But then fate intervened: At the end of our first year, when we had just 6000-7000 monthly page views, a World Wildlife Fund-affiliated company called Ecoventura offered us a week-long small ship eco-cruise of the Galapagos Islands. It was an amazing trip– by far the biggest press trip we’d done– and we were able to get some incredible video footage of Galapagos Sea Lions, rare Flightless Cormorants, Marine Iguanas and Galapagos Tortoises.
These videos immediately got the attention of WWF, one of the iconic organizations that originally inspired the work we do with GGT. A representative from their marketing arm contacted us and asked if we’d be willing to let them use the videos, without compensation, on their travel site. Though common wisdom in the blogging world suggests you should never work for free, we saw perfect brand alignment and an opportunity for exceptional exposure. And so we said yes without a moment’s hesitation.
Within a month of WWF sharing our Galapagos stories, we’d been approached by three other WWF-affiliated tour operators. In 2012, those companies sent us to the Peruvian Amazon, Yellowstone National Park and Churchill, Manitoba (the polar bear capitol of the world). Within 6 months, our traffic had grown to over 40,000 monthly page views. And now, two years later, we’ve been paid to serve as branding consultants for all of these companies, and we’ve recently been hired to be the editorial voice of International Expeditions’ 2015 rebranding campaign.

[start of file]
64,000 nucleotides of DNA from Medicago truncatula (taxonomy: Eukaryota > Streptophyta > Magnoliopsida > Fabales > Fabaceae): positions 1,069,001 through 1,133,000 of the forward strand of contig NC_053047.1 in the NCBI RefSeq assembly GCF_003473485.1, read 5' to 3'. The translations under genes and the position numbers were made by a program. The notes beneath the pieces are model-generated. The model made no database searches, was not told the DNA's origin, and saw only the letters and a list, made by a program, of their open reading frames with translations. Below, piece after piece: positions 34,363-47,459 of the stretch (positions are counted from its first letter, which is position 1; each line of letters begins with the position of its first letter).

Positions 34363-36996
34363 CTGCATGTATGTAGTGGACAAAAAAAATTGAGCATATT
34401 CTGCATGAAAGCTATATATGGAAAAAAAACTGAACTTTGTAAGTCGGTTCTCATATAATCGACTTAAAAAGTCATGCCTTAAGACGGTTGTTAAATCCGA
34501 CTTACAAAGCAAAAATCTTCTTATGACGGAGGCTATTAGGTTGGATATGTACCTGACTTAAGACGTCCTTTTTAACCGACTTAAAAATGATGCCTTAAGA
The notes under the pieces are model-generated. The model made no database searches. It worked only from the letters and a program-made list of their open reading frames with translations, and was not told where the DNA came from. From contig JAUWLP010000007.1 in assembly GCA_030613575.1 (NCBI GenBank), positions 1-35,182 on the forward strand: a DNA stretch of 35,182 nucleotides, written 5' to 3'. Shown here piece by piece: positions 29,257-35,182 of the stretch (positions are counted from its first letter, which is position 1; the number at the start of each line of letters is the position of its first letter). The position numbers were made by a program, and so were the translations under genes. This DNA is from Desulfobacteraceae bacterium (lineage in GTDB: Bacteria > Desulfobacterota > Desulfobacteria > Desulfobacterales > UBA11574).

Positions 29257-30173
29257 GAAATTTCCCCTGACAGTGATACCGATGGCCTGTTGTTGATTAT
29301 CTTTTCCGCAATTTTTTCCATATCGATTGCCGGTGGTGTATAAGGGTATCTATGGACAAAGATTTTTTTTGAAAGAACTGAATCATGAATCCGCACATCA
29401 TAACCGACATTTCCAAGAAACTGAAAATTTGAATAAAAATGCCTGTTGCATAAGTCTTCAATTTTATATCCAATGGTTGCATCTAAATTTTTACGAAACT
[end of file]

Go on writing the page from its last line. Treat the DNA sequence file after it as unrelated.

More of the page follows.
I relate this story of GGT’s successes, not to toot our own horn, but to to give you some background on how we built our Brand by spending a good bit of time and energy focusing on the business side of blogging.
Over time, I began to formulate a theory: Perhaps we, as an industry, have been approaching blogging somewhat backwards. When we first came along, everyone seemed to be focused on chasing traffic and growing their social media following by any means necessary, even if that meant paying for “Likes” or engaging in wacky schemes to inflate their numbers.
But, as the blogosphere continued to expand exponentially, with thousands of new bloggers emerging every year, we gradually realized that the branding process– crafting a unique identity– was crucial to a sustainable long-term business strategy. We came to believe that solid branding can make it MUCH easier to build traffic and social media followers organically, and that it was also essential to attracting readers, partners and sponsors.